Dear Dusan Zupka
Your point is critical and important. A hazard becomes disaster due to the combination of vulnerability and capacity. I will try to cover your query in short by adopting theoretical framework of vulnerability by Ian Davis, Ben Wisner, Piers Blaikie,Terry Cannon and John Twigg.
Vulnerability has different dimensions such as social, political, economic, physical/geographical, etc. All of these play critical role in progression of vulnerability; reduce people’s coping capacity and increase risks to disasters. To me the critical dimensions of vulnerabilities are - social, political and economic. And these three are interlinked.
Critical Areas of the Social vulnerability: Exclusion
Exclusion is a process within state, society and communities which make people most vulnerable to disasters. There are number of people who are excluded within the community activities due to their gender, age, ability, ethnicity, religion, color. They receive limited knowledge, skill and resource to learn about hazards, risks and risk reduction in the name of social norm and taboo. Their voices are not heard, their experiences are not given value and they are left behind in social decision making process. As result women, children, disabled, ethnic and religious minorities, these groups are always most affected
Theoretically there are many steps and propositions. From my experience, following steps are useful to address these critical areas and reduce vulnerability:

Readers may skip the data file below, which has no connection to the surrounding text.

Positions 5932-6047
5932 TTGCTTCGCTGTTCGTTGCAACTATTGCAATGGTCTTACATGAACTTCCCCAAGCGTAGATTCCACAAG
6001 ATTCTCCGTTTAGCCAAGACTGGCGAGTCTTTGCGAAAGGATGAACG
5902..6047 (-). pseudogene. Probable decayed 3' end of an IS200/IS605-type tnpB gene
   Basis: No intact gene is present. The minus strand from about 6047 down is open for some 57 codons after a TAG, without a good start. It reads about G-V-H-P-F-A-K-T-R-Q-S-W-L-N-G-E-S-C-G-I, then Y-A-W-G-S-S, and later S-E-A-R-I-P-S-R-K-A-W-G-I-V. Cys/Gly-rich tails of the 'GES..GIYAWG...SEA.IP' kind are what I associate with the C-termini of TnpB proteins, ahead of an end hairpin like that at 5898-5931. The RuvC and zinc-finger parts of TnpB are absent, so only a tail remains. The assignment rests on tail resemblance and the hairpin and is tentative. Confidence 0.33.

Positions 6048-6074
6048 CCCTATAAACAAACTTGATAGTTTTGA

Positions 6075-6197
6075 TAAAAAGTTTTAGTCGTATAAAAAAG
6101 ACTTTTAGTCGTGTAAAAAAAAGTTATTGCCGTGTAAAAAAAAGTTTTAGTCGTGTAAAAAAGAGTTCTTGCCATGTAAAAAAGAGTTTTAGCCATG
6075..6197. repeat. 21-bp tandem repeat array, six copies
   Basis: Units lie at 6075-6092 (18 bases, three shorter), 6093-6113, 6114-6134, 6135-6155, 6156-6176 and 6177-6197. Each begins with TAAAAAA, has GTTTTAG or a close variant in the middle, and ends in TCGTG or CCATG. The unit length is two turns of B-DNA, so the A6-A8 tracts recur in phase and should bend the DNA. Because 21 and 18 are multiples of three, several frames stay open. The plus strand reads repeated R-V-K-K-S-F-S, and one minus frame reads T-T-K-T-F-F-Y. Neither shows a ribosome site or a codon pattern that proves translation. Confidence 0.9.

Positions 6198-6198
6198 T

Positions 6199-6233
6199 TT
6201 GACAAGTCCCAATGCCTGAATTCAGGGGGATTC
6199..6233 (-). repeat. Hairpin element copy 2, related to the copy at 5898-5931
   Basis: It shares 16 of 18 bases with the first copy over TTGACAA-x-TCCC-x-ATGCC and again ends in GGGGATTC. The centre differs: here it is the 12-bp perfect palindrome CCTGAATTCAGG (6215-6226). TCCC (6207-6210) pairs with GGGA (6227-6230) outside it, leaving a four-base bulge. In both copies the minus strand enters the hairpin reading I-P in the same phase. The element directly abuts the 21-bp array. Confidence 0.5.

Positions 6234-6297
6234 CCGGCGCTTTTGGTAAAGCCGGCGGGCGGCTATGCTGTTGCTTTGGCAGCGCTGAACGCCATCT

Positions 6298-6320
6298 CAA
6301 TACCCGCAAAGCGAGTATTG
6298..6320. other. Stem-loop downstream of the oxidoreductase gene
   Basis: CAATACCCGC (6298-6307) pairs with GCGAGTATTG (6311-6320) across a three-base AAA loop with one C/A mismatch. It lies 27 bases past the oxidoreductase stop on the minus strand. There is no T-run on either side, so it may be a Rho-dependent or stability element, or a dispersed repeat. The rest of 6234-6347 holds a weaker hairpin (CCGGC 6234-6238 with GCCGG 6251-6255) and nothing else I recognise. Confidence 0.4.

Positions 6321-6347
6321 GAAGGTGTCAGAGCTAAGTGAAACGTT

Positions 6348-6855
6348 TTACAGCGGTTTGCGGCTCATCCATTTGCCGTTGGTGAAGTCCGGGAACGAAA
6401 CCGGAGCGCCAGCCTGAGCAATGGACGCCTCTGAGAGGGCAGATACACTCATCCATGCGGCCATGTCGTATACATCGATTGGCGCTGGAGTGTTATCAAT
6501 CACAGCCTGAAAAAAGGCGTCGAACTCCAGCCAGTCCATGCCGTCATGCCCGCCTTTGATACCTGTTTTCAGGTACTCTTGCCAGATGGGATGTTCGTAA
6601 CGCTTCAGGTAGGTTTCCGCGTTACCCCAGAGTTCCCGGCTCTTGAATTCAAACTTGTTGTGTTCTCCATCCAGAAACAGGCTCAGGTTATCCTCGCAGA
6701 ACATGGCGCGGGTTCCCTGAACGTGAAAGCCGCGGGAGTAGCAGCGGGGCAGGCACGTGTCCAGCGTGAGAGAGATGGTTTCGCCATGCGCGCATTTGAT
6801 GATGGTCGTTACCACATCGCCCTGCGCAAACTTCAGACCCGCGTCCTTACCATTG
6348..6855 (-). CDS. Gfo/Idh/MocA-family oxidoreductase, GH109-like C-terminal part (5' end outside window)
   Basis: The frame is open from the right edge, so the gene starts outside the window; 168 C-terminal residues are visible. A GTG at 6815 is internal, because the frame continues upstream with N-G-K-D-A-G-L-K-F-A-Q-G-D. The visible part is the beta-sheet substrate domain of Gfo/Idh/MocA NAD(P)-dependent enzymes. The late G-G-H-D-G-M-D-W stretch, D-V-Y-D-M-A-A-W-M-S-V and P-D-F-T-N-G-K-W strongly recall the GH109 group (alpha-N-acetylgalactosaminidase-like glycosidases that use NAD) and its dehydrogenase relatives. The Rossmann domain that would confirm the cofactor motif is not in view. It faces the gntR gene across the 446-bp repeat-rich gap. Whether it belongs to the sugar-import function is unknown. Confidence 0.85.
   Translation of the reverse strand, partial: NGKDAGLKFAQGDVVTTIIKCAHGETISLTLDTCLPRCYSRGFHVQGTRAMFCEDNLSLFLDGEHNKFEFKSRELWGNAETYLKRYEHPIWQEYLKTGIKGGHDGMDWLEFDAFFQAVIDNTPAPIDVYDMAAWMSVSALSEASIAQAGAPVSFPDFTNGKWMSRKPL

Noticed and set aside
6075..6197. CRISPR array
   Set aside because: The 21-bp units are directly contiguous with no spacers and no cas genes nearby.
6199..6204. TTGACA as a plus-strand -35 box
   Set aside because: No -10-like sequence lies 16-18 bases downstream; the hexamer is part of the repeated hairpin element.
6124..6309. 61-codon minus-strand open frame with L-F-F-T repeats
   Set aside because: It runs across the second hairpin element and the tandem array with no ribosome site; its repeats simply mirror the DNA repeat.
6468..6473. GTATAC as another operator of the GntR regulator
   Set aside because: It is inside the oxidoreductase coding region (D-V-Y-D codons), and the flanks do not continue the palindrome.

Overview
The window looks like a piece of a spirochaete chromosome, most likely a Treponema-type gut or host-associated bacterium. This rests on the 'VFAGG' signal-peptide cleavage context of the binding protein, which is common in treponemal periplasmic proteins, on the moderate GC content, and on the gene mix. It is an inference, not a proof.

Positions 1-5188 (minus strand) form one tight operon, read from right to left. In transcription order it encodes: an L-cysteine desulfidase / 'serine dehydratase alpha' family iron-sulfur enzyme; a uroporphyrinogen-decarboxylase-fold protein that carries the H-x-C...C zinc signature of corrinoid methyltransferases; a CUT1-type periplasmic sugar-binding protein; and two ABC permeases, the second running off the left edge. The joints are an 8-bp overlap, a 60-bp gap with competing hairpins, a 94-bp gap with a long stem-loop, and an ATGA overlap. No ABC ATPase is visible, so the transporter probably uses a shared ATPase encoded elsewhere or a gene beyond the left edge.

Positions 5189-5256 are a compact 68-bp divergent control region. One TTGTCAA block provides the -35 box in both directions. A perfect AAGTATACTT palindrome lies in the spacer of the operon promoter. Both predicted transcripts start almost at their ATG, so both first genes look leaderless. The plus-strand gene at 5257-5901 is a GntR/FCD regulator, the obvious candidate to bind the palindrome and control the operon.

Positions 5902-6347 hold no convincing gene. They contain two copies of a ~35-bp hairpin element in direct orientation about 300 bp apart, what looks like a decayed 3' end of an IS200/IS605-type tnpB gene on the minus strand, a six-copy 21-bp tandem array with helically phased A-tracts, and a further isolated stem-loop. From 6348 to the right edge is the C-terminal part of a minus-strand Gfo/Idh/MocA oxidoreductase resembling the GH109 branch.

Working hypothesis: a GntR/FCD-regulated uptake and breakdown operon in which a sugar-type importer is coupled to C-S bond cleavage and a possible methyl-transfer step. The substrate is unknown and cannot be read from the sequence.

Conduct participatoryvulnerability and risk analysis at rural and urban communities, using tools like focus group discussion, key informant’s interview, well being ranking, cause-effect analysis, social map, institutional map, livelihood matrix, seasonal calendar etc., involving representation of local authorities and elected local governments and ensuring participation of excluded groups in the analysis. Sometimes, it is better to have separate sessions with women,children, disabled, elders, and any other excluded groups to understand the level of vulnerability and associated risk exposures. The analysis and group discussions are useful to open up the eyes of the society, make them aware about ‘why and how’ the excluded groups are vulnerable.
Work with the community to convince them (where society are too rigid) and organize women-led, disabled-led, children-led or elder-led volunteer groups, train them on disaster preparedness, early warning dissemination, disaster risk and vulnerability reduction, and, support them to transfer the information to the communities through locally adopted cultural tools, events, etc.
Work with the education experts to integrate the vulnerability-risk analysis information in curriculum to build a inclusion aware future citizens. It is a longer term investment to remove the historical vulnerability of a large segment of population within the society.
Critical Areas of the Economic vulnerability: Livelihood Insecurity